The Ketchikan Visitors Bureau building is seen during last summer's tourist season.

The Ketchikan Visitors Bureau building is seen during last summer’s tourist season.

Patti Mackey, president and CEO of Ketchikan Visitors Bureau, gave an update during Wednesday’s Chamber of Commerce lunch on what is happening with the tourism industry locally and across the state; and discussed some of the challenges facing the industry.

Mackey says 2015 was a great year for tourism, with almost 1.8 million visitors coming to Alaska. She says more than 983,000 of those visited Ketchikan and projections indicate there will be about the same number this year.

Most arrive on cruise ships, but Mackey says the number arriving by air went up last year. There were about 944,000 cruise ship visitors in 2015, and about 5,000 more passengers are expected this season.

“We’ve been on a good uphill climb with the cruise industry over the last several years. They have deployed more ships. They’re deploying ships that have a larger capacity. We’ve been seeing some of their newer vessels. This year, Ketchikan will not see this vessel, but the largest ship ever to come to Alaska, The Explorer of the Seas, will be making its way to other ports in the state.”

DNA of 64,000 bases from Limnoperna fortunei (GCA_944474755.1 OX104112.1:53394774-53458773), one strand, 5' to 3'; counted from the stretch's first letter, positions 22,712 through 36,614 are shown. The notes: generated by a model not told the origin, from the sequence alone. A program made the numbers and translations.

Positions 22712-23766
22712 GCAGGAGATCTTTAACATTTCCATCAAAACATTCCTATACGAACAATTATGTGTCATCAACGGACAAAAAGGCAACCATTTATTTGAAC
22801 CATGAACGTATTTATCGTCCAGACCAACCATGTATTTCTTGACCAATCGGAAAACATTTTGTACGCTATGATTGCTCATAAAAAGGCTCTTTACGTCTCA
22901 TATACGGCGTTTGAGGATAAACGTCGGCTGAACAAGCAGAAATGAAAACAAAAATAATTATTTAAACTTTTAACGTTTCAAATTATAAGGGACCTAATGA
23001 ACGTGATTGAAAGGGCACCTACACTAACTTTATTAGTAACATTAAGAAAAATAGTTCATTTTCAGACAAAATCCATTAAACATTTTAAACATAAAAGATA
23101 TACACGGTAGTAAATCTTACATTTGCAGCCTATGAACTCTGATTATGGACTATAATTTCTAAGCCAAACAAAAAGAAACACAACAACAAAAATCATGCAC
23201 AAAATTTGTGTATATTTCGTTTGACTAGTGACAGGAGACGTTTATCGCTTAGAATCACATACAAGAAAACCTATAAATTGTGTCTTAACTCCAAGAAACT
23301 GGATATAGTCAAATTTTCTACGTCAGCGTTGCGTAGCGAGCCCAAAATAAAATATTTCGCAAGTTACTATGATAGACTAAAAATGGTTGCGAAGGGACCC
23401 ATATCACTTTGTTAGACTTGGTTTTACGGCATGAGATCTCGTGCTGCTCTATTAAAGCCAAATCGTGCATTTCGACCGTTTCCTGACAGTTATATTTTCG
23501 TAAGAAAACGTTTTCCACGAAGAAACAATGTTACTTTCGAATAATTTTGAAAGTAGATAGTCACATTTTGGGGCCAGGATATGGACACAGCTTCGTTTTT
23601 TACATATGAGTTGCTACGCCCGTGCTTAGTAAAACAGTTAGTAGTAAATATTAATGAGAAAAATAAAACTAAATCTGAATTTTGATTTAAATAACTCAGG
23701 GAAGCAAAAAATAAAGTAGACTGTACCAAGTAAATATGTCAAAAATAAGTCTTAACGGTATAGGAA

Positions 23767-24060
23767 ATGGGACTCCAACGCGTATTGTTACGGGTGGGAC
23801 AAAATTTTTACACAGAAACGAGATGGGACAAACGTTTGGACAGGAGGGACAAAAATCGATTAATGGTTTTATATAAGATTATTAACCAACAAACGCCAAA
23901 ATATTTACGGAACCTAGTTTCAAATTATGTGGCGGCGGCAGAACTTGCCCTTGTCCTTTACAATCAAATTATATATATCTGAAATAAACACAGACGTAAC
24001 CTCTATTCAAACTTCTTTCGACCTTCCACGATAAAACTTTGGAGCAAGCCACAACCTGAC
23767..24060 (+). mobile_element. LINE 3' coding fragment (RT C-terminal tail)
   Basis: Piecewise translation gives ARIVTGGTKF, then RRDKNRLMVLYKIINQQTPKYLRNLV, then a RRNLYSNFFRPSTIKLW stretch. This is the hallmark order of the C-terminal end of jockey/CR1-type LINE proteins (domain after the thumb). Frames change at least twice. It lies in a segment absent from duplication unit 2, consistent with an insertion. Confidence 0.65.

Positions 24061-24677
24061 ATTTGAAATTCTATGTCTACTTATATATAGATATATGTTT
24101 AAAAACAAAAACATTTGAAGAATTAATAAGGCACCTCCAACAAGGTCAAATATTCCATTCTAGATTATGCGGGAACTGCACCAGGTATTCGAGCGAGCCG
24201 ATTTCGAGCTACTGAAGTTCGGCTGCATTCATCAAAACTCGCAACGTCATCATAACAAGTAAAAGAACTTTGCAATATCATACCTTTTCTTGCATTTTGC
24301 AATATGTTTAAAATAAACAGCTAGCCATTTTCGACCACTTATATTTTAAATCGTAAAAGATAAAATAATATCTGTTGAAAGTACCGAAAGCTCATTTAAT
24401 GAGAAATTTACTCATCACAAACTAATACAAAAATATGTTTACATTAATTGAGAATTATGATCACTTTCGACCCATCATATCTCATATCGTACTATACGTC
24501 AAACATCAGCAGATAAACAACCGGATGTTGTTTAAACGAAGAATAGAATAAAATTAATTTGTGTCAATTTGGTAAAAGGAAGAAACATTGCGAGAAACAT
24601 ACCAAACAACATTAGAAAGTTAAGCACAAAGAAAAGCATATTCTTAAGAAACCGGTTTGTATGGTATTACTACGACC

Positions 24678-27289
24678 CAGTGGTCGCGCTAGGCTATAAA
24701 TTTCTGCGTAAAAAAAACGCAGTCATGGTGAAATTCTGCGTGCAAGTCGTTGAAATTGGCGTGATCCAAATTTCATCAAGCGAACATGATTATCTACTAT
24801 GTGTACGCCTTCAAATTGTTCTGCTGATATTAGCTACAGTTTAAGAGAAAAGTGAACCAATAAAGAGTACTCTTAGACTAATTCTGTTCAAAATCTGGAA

Mackey says Alaska faces some challenges in remaining a popular cruise destination. She says Alaska used to command 7.5 percent of the global cruise market but that number has decreased to 4.2 percent. Mackey says the cruise industry is shifting toward other locations, such as China and Cuba.

“The moral here is that we shouldn’t take for granted what we have in terms of the industry. In particular in a community like Ketchikan where the benefits to our local businesses, to our municipalities, in terms of revenues that are generated, are such a big part of the overall revenue picture here.”

Mackey says the Ketchikan Visitors Bureau will be working to strengthen its marketing strategy. One area will be attracting journalists and travel writers to Alaska.

“Dollar for dollar, it’s a really good investment. If you sit down with a journalist, if you get them to come to Ketchikan, if there’s a feature story in a magazine that talks about your destination. You can’t buy advertising with that kind of endorsement.”

She says use of social media, a digital campaign and focused advertising in travel magazines are just some of the strategies they are using to attract visitors.

Mackey says state budget cuts will negatively affect marketing. She says this fiscal year, $15 million had been set aside for marketing Alaska. Under the proposed budget, that will be reduced to $3 million next fiscal year. She says there are two things KVB will be considering while dealing with significantly less money.

“Number one, what’s the most efficient use of that money to get the most bang for our buck, and number two, what programs should we continue to offer that include a buy-in from the private sector, so you can increase that money that they’ve been contributing. It’s a big issue.”

Despite challenges, Mackey is optimistic that 2016 will be a good tourism season for the First City. She says the KVB also is working to bring more conventions to town. Mackey says an assessment done by the McDowell Group pointing out strengths and weakness, will help them develop a new convention marketing program.